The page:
Identity Theft

What is Identity Theft?

Identity theft happens when someone steals your identity and impersonates you in order to open credit or bank accounts, rent apartments, or engage in criminal acts. The victim may not know the fraud has occurred until they are unexpectedly turned down for a loan, they get a call from a collection agency about an account they never opened or, worse yet, get a call from the police about a crime they didn't commit.

On average, identity theft is discovered 14 months after the thief has wreaked havoc on the victim's credit standing. Identity thieves use a variety of ways to gain access to this personal information including:

No Mariner's Bank representative will ever ask you for personal information such as PINS, bank account numbers or social security numbers via the phone.

Fraudulent Phone Calls

Some scammers attempt to commit fraud through fraudulent telephone calls posing as legitimate financial institutions and ask for your personal and account information.

Be wary of telephone scammers. If you receive a call from someone asking for personal and account information, call the company back using a phone number you know is legitimate. Here are some examples of recent fraudulent telephone activities:

No bank or legitimate business will request a customer to verify personal information such as PINs, bank account numbers or Social Security numbers over the phone.

Personal information that you should never release in a conversation not initiated by you includes:

If you should receive a phone call that you believe is fraudulent - note the name of the caller, the institution represented and contact information. The consumer should then contact said institution, using contact information gleaned from a different source like a bank statement, to verify the request.  If the request was not legitimate, the incident should be reported to the police, the misrepresented institution and the consumer’s financial agencies.

If a consumer is ever in doubt about a request, they should immediately contact the police or their financial institution. Both agencies are well equipped to determine the legitimacy of the request and will be happy to offer assistance.

Phishing Attacks via Phony Popup Messages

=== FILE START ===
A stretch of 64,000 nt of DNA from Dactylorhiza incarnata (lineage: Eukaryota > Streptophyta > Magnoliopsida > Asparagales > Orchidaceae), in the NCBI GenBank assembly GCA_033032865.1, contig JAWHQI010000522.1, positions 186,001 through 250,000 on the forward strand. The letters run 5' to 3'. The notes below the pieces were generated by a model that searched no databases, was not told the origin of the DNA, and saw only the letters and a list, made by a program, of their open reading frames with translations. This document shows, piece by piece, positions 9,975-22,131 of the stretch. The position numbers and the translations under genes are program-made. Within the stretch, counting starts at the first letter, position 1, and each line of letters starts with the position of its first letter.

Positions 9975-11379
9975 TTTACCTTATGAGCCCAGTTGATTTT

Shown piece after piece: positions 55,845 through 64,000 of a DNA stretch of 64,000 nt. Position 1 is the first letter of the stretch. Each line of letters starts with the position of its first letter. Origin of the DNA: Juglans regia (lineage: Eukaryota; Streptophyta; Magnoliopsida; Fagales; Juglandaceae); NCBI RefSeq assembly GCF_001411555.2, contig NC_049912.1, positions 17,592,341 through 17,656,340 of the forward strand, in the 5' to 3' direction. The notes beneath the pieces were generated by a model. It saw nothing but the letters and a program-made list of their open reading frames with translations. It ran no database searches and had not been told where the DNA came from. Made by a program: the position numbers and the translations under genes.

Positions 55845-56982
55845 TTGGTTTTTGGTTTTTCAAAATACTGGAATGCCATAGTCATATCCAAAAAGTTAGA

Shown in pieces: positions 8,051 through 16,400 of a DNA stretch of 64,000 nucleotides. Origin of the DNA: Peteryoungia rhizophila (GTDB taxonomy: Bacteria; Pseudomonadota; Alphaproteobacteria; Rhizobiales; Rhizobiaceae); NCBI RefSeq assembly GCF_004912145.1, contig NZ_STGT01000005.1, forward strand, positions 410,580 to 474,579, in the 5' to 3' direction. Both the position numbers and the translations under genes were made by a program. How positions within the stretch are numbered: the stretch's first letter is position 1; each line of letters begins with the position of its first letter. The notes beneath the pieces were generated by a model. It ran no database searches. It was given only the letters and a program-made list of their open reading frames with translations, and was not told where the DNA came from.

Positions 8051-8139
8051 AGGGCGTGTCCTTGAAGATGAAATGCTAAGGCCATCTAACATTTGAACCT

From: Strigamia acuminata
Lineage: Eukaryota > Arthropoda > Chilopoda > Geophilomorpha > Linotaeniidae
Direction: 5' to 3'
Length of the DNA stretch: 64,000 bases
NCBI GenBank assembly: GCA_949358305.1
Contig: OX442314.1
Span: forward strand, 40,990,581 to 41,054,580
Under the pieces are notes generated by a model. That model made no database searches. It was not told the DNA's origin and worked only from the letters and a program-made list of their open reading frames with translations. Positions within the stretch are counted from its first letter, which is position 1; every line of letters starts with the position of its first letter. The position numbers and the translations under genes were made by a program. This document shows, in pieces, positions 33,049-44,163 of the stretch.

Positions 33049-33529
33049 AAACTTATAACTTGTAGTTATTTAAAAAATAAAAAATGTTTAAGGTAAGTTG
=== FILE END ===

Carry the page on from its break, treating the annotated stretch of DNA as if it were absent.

Phishing is by far the easiest way to steal login credentials for accessing secure online accounts. Various types of phishing allow fraudsters to copy the login page of any bank and set up a fraudulent website, in addition to creating malicious email messages and sending to customers with links that lead to these fraudulent websites.

There is a new variation of phishing attacks called 'in-session phishing,' which targets online banking sessions through a popup window posing as a legitimate message from the Bank.

A typical scenario would be as follows:

A user logs into their online banking account.
They might leave the browser open and navigate in another window to other websites.
A short time later a popup appears, allegedly from the bank, asking the user to retype their username and password because the session has expired, or to complete a satisfaction survey.
Since the user had already logged into the website, they don't suspect this popup is fraudulent and provide the requested details.

In order for 'in-session- attacks to work the following is required:

The first requirement is easier to achieve, since so many websites are compromised by criminals. Once a website is compromised, code is injected into website, showing no difference in appearance on the website making it very hard to detect. The second is harder to achieve, but not impossible. Once compromised website identifies a website to which the user is logged on, it can inject a popup message in the browser pretending to be from the legitimate website and ask for credentials and private information. If the user enters their credentials in the phony popup, the phisher then steals the login information.

Since this is a browser based attack, the best way to defend against this is to be aware and practice browser security including:

Ways to Protect Yourself from Identity Theft: